2015 Wrap Up: Countdown to 2016

los angeles sunset view from my apartment

los angeles sunset view from my apartment

2015 has been one hell of a year. In January, I was fired from my dream job in fashion after the company I worked for was swallowed by its biggest competitor. Before I could collect my first unemployment check, a colleague put me in touch with a contract email marketing gig with another retailer with an office closer to my home. Less than two weeks after hitting rock bottom I ended up earning better pay, with a shorter commute and more autonomy. For a few months, I felt like I had it going on. But by Memorial Day, a nagging feeling of despondency and unfulfillment began to creep up and weigh on my shoulders. I figured it to be a case of the adulthood blues, and that I should hang in there and see if my contract would turn into a full time position.

Alas, in mid-June 2015 my manager decided to hire another person full-time for the position I was working in. She wanted me to stay on board to train the new hire and keep the email marketing program running while he got up to speed. At this point I began seriously exploring other opportunities, because my ego was bruised from my boss hiring another person for what I felt was “my job” behind my back. I became good friends with the “bitch who stole my job” and stayed on contract through October 2015.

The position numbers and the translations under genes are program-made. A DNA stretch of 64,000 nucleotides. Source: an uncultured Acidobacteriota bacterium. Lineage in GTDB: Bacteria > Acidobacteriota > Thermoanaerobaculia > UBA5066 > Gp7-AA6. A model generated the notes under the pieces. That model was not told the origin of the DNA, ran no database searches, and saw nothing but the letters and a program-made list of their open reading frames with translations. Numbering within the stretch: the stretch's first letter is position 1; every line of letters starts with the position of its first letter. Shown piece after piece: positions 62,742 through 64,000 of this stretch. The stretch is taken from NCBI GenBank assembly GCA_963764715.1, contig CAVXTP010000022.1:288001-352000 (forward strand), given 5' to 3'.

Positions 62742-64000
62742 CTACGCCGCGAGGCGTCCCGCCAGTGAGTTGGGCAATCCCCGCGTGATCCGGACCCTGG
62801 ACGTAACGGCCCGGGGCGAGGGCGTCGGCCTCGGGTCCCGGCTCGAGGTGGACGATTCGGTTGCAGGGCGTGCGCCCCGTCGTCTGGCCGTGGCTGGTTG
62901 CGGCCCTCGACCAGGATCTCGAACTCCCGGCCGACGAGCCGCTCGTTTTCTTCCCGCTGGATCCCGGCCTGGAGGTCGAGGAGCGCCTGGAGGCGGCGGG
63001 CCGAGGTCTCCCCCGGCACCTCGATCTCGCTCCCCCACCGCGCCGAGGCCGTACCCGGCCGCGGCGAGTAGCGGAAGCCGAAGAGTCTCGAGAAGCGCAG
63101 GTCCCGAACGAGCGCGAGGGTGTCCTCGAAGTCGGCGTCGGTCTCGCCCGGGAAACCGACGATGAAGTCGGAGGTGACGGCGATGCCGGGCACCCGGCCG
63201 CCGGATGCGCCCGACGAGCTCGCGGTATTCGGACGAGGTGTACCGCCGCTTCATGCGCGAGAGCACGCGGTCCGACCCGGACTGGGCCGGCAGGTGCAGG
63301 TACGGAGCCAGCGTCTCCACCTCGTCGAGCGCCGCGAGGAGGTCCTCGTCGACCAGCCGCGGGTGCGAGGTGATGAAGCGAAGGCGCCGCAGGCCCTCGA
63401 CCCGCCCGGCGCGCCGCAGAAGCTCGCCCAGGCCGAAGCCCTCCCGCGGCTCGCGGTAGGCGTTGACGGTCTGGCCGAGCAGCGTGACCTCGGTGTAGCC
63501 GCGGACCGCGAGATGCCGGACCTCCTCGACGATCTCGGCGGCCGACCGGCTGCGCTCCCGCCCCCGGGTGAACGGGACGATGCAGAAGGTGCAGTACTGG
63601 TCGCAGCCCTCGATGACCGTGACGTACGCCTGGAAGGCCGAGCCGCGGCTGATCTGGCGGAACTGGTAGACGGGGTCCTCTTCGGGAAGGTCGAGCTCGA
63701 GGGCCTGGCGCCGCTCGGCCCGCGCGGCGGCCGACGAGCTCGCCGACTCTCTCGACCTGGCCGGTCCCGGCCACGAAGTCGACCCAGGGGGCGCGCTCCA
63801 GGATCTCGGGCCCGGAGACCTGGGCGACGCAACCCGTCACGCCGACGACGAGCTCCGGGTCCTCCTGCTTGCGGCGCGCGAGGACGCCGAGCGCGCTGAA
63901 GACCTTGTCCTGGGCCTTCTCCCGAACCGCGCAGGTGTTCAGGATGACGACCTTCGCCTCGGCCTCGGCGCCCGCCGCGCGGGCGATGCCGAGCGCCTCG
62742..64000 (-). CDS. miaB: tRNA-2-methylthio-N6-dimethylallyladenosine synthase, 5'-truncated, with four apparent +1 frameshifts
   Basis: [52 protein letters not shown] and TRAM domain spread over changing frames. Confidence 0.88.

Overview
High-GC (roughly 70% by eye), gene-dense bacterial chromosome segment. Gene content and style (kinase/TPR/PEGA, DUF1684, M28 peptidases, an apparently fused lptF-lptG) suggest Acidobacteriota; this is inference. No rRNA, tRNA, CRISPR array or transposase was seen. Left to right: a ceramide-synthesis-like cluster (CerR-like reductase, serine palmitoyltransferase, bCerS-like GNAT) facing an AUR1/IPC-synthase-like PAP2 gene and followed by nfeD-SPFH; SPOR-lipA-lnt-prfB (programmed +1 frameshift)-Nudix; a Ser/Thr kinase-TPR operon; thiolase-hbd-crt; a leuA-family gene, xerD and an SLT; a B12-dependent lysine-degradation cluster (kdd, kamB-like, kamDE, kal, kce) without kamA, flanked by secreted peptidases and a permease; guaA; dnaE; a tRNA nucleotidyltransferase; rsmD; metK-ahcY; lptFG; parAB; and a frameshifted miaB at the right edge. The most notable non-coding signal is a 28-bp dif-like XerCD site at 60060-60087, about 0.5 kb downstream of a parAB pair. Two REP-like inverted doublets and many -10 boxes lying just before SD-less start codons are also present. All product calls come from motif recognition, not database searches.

Once the contract relationship ended, I decided to focus all of my energy on securing my next dream job and working on my independent creative projects, including this blog. 2015 showed me that my career was in a hot mess phase, and I needed to take the time to figure out why. And the “why” was…I had gotten away from my “why.” I loved the work I was doing, but I hated the places I worked. Which is interesting, because early in my career when I marketed life insurance, I felt the same way. It turns out whether you’re selling life insurance or shoes, if you can’t answer your “why,” you will not be at ease in your career.

I now know how to detach and not to compromise my “why” for more money or a lofty title at a cool startup. I am lucky to have had career experiences in the past that brought me closer to my “why” and I will get there again. Cheers to the future possibilities that lie ahead!

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